prcs = run(shell_cmd, shell=True, capture_output=True, cwd=DOTFILES)
print("Found the following dotfiles:\n", prcs.stdout.decode("utf-8"))

path_list = [Path(x) for x in prcs.stdout.decode("utf-8").split("\n")][:-1]

path_dirs = [x.parent for x in path_list]

Now we actually call the shell command, and process its output into path_list which is a list of paths to files in .dotfiles and path_dirs which is the directories those files live in. The [:-1] at the end of the definition of path_list just chops off an empty line which gets interpreted as Path(".") – i.e. the path to the current directory – which causes problems later. I can actually more robustly deal with that problem by just explicitly putting Path(".") in excludes. Blogging as code review. Huh.

It’s sometimes non-obvious what the CWD is going to be when you run a python script, so it’s safer to specify what directory to run a command in, hence cwd=DOTFILES. I guess I could have folded this into the shell_cmd string, but this way is perhaps a little more transparent, and it guarantees that you search through the same directory you use to create links to.

def main():
    for dir in path_dirs:
        if not Path.home().joinpath(dir).is_dir():
            print(f"Creating directory {dir}")

    for pp in path_list:
        home_path = Path.home().joinpath(pp)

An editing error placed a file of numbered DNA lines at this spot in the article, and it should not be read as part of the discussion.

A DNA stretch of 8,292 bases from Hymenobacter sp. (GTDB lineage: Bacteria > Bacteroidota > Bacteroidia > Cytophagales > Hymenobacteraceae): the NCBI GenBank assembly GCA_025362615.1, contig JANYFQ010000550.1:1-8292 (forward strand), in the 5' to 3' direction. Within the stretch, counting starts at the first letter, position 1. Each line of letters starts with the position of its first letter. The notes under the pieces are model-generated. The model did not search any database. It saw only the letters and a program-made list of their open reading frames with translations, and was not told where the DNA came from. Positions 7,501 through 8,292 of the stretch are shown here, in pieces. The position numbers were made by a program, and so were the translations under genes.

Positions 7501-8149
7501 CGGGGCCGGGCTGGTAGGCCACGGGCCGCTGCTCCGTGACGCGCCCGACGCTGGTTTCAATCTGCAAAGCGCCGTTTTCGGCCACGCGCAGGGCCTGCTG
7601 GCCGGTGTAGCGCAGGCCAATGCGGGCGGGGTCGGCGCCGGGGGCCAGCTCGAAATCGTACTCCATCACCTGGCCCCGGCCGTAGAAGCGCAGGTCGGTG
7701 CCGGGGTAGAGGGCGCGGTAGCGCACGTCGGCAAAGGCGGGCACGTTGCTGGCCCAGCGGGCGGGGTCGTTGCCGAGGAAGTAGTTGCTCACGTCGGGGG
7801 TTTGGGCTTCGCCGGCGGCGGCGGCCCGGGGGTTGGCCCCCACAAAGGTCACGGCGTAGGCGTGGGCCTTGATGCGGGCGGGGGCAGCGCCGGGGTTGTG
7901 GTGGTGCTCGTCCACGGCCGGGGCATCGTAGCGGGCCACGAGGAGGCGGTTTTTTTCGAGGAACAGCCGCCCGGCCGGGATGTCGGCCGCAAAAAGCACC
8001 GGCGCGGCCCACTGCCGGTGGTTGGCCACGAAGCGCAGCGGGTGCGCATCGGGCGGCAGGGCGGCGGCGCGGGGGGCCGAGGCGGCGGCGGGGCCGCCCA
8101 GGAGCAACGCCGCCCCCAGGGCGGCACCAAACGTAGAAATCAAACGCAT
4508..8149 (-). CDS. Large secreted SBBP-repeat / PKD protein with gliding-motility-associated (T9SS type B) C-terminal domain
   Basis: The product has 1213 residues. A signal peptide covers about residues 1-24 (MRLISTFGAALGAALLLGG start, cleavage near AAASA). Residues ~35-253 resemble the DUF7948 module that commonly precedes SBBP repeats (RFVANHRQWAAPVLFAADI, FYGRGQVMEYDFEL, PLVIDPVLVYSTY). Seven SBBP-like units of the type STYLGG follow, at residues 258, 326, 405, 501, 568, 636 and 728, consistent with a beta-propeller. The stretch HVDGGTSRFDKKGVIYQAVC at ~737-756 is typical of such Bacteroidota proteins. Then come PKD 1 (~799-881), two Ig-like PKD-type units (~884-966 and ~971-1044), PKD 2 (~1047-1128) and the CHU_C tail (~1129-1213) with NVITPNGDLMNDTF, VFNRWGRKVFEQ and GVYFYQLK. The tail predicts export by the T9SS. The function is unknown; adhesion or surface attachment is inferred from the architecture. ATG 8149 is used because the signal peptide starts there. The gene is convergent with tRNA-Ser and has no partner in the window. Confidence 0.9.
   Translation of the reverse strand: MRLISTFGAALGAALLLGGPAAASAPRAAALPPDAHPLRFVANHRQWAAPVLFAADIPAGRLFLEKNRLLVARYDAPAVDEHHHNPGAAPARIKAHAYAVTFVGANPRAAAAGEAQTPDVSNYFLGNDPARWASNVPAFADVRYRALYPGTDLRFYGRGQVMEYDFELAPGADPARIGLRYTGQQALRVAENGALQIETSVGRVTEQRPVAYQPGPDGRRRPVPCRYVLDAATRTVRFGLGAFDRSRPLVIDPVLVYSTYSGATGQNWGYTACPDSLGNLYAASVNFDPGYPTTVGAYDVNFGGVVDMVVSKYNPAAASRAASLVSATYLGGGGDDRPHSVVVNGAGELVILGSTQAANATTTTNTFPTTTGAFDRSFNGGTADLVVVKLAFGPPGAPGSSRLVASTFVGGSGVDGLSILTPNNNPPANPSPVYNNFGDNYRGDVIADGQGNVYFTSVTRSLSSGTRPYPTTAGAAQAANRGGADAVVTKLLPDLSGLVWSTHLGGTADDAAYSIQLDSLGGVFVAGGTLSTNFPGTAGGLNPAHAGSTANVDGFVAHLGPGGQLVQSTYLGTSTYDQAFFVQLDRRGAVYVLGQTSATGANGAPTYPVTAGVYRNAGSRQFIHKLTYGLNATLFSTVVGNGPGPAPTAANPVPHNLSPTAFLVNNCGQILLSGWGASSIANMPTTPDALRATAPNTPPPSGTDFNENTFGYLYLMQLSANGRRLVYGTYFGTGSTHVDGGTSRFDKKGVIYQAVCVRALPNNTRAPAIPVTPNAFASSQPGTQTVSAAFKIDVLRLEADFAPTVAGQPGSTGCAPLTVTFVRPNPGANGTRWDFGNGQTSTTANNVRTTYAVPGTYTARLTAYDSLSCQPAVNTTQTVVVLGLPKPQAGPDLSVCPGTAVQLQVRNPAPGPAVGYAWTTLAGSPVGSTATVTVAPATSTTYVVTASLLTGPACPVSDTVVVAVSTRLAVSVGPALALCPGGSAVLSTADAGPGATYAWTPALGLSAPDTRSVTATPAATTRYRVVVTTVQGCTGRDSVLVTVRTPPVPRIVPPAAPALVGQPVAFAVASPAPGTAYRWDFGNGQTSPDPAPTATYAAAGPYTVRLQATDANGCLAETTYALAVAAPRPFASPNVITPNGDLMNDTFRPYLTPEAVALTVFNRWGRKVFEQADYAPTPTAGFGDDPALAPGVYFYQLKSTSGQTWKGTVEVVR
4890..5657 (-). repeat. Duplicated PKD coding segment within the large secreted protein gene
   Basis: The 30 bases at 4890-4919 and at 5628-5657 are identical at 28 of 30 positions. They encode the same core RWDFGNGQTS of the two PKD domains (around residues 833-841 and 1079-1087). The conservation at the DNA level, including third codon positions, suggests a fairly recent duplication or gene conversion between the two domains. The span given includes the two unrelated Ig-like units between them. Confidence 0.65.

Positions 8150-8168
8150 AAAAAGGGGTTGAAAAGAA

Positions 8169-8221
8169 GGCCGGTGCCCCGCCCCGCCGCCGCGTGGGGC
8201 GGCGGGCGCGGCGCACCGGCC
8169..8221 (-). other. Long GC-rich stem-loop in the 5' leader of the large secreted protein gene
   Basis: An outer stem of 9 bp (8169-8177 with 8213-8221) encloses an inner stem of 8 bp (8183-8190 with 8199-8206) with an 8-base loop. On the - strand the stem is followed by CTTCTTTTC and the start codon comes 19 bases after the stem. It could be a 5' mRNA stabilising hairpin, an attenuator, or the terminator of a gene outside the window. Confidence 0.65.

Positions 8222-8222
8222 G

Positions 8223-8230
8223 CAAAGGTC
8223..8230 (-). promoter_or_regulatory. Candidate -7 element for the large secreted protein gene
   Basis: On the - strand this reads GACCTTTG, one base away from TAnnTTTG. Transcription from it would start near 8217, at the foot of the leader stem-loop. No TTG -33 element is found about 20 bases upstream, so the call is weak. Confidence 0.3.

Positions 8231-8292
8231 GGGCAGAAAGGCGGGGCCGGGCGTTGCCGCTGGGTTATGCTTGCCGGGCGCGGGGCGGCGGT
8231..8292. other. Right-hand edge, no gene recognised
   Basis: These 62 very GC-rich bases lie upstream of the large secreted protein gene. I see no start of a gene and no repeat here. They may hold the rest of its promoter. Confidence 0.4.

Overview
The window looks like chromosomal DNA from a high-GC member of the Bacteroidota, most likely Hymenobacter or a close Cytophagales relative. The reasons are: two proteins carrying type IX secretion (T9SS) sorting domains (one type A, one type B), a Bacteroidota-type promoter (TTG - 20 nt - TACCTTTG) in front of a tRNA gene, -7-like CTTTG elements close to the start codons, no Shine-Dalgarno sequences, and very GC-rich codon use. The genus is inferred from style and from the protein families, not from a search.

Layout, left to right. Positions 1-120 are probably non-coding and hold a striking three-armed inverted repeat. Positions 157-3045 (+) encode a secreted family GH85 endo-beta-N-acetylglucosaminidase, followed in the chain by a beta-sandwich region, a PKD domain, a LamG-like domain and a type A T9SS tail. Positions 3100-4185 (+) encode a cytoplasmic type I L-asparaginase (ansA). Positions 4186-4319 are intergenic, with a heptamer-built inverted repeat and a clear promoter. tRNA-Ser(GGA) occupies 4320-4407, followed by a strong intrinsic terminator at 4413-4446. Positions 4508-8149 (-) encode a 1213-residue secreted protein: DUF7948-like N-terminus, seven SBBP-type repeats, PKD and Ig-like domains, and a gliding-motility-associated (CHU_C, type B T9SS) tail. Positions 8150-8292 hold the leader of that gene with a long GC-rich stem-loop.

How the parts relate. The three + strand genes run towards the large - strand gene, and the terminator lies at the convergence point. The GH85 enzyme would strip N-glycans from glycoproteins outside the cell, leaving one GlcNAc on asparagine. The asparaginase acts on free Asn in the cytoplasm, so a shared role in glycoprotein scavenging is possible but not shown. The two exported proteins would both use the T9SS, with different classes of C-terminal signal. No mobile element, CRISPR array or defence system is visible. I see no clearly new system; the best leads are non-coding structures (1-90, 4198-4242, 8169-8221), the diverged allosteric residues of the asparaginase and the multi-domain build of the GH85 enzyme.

df_path = DOTFILES.joinpath(pp)
        if (not home_path.is_symlink()) and pp.name not in excludes:
            print(f"Linking file {df_path} to symlink {home_path}")
            except FileExistsError as err:
                print(f"File {pp} already exists at {home_path}")

if __name__ == "__main__":

Why is only some of the code inside main()? Because I wanted to test the script without actually making any changes to the file system, so with this setup in emacs, I can run the buffer in the builtin python interpreter with C-c C-c, and then inspect path_dirs etc to see if they are what they ought to be without having to tidy up a bunch of broken symlinks if it doesn’t work. (This is something that came to me after I had already had to tidy up a bunch of broken symlinks once or twice…)

Inside main, all we do is make the directories we need to, and then link the files we need to. This is a pretty low impact script, in that it only makes links that don’t already exist (so you can override them locally if you want) and it fails gracefully with a warning if there’s a file rather than a symlink in a location it’s trying to place a link.

I have only just really figured out which way round the arguments go when using ln and I still found the way symlink_to works to be counterintuitive. It’s a method of the path to the link, which takes as its argument the path to the file.

UPDATE: I tidied up the script and posted it as a gist.

© Seamus Bradley 2021–3